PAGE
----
Dr. Richard Shepard has been called to investigate numerous high-profile cases from the murder of Stephen Lawrence, the Hungerford Massacre to the tragic death of Princess Diana.
Throughout his 30-year career, Dr. Shepard has consulted on some of the most emotionally charged and notorious killings.
He recently shared in compelling detail, the true forensic detective stories behind some of Britain’s most widely-publicized cases.
During the early hours of August 31, 1997, the world stood still after reports came about a tragic accident involving the globally-beloved Princess of Wales and her partner Dodi Fayed.
The world later learned that Fayed died at the scene of the accident while later learning of the Princess Diana’s passing at a local hospital following an operation.
However, questions surrounding the circumstances of her death continued to haunt the case giving birth to numerous conspiracy theories which seemed to multiply in number years after her death.
In 2004, Sir John Stevens was the lead investigator in a police inquiry established to determine if there was any reason to question the initial findings that the princess and her partner died in a tragic road accident.
Dr. Shepard says he was brought in to consult on the case and look over the forensic evidence.
The driver of the Mercedes that night was Henri Paul, Diana and Dodi were in the back seat, and Fayed’s bodyguard, Trevor Rees-Jones, was sitting in the passenger seat in front of Diana.
According to reports, no one except Rees-Jones appeared to be wearing a seat belt.
During the accident, driver Henri Paul reportedly hit the steering wheel, and his injuries reflected that. However, milliseconds later he was also hit from behind by Dodi, who was a large man traveling at a speed of more than 60 mph.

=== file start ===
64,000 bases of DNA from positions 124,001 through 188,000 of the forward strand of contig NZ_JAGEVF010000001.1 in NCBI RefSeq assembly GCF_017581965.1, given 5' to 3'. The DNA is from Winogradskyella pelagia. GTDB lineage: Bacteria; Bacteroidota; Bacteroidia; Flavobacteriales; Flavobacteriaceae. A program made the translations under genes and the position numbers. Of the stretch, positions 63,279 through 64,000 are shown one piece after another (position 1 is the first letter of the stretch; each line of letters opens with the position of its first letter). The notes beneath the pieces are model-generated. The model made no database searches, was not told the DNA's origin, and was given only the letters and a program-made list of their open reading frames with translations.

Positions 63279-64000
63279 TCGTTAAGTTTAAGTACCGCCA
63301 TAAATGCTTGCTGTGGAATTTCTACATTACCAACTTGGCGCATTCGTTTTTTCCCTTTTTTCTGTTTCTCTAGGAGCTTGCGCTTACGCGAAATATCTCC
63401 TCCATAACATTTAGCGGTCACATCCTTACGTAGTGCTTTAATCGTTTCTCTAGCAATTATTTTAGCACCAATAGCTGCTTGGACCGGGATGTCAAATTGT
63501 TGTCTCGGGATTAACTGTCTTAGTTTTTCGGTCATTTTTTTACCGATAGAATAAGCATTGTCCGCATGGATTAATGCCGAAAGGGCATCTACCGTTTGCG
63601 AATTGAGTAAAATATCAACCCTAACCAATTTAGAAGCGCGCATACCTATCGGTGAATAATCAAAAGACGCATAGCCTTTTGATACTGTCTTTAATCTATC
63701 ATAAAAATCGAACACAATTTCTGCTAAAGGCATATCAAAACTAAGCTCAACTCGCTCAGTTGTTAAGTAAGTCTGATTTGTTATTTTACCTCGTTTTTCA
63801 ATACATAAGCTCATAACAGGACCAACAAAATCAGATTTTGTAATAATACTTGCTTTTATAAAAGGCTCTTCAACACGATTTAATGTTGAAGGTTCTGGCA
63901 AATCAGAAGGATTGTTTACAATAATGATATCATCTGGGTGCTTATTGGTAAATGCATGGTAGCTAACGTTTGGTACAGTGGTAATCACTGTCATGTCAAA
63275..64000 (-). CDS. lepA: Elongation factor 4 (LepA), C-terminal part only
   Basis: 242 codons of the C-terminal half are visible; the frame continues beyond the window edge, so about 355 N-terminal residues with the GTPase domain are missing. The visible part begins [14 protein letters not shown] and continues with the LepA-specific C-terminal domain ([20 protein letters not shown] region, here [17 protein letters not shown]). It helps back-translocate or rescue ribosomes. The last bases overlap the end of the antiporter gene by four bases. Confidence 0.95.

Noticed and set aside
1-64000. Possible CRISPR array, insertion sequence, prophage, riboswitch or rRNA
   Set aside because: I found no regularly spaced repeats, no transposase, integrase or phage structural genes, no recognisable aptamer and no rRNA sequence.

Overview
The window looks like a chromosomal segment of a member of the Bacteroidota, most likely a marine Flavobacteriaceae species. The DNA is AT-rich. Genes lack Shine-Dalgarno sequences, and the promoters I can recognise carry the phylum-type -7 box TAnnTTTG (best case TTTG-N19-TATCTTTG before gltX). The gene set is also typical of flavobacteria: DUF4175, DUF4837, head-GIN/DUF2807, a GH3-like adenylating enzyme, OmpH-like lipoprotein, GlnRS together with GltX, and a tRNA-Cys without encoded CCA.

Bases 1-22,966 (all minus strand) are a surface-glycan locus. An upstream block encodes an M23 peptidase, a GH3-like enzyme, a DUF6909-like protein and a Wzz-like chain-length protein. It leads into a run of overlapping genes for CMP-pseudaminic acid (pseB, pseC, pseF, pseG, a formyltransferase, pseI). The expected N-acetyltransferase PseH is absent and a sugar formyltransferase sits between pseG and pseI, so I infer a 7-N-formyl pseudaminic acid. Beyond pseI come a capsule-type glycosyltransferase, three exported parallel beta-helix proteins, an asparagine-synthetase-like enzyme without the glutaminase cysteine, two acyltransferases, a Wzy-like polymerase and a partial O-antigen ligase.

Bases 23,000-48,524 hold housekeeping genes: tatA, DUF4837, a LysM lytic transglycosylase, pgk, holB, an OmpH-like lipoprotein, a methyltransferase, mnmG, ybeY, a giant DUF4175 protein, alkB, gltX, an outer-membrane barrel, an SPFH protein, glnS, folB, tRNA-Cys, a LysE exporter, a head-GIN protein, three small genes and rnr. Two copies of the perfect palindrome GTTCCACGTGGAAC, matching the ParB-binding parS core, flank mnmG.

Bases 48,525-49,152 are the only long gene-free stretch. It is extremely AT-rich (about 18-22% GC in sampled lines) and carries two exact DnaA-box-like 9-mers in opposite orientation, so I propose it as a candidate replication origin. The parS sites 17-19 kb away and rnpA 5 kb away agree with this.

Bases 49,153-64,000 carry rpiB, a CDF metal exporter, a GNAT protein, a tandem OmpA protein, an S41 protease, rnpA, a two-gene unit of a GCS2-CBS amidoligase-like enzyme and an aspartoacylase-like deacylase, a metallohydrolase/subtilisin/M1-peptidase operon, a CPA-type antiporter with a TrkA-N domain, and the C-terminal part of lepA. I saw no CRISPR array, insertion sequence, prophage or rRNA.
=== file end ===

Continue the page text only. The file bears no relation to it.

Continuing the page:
Henri Paul effectively acted as an airbag for Dodi, and he died instantly, as did Dodi.
Diana was a bit more fortunate because of the Fayed’s bodyguard, Trevor Rees-Jones, was wearing a seatbelt.
Bodyguards are known not to wear seatbelts because it restricts their movement, but investigators believe that Rees-Jones put his on after becoming alarmed by Paul’s driving. Or, maybe because he concluded that an impact was likely, and put the belt on at the last minute.
Seatbelts are designed to give a bit while they restrain. So the bodyguard was held by the belt while the airbag partially padded his impact.
Diana was instantly catapulted from the backseat, but since she did not make the same impact because she was much lighter than Dodi. Also, Rees-Jones’ seatbelt would have absorbed some of the additional force, thus lessening the energy impact for her as well.
Dr. Shepard says that Diana actually suffered just a few broken bones and what seemed to be a small chest injury but turned out to be something much worse.
When ambulance services arrived, Diana initially seemed stable, mainly since she was able to communicate. However, while everyone was focused on Rees-Jones, who appeared to be in much worse shape, Princess Diana was slowly dying.
Diana’s initial period of survival and consciousness after the accident was a characteristic of a tiny pulmonary vein tear she suffered in one of her lungs during the impact.
These tiny tears tend to bleed much more slowly, which makes identifying the problem very difficult if not near impossible for emergency service workers.
Dr. Shepard noted that Diana’s injury was so rare and specific, that he’d never seen another like it in his career.
He notes that:
“Diana’s was a very small injury – but in the wrong place. Diana’s death is a classic example of the way we say, after almost every death: if only. If only she had hit the seat in front at a slightly different angle. If only she had been thrown forward 10mph more slowly.”
He also notes that Diana would likely be alive today if she’d been wearing her seatbelt. He believes she would have emerged in public a few days later with a black eye, while wearing her broken arm in a sling, and maybe a bit of breathlessness from the fractured ribs.
Consequently, Dr. Shepard did ultimately agree with the findings of the inquiry which ruled her death a tragic accident.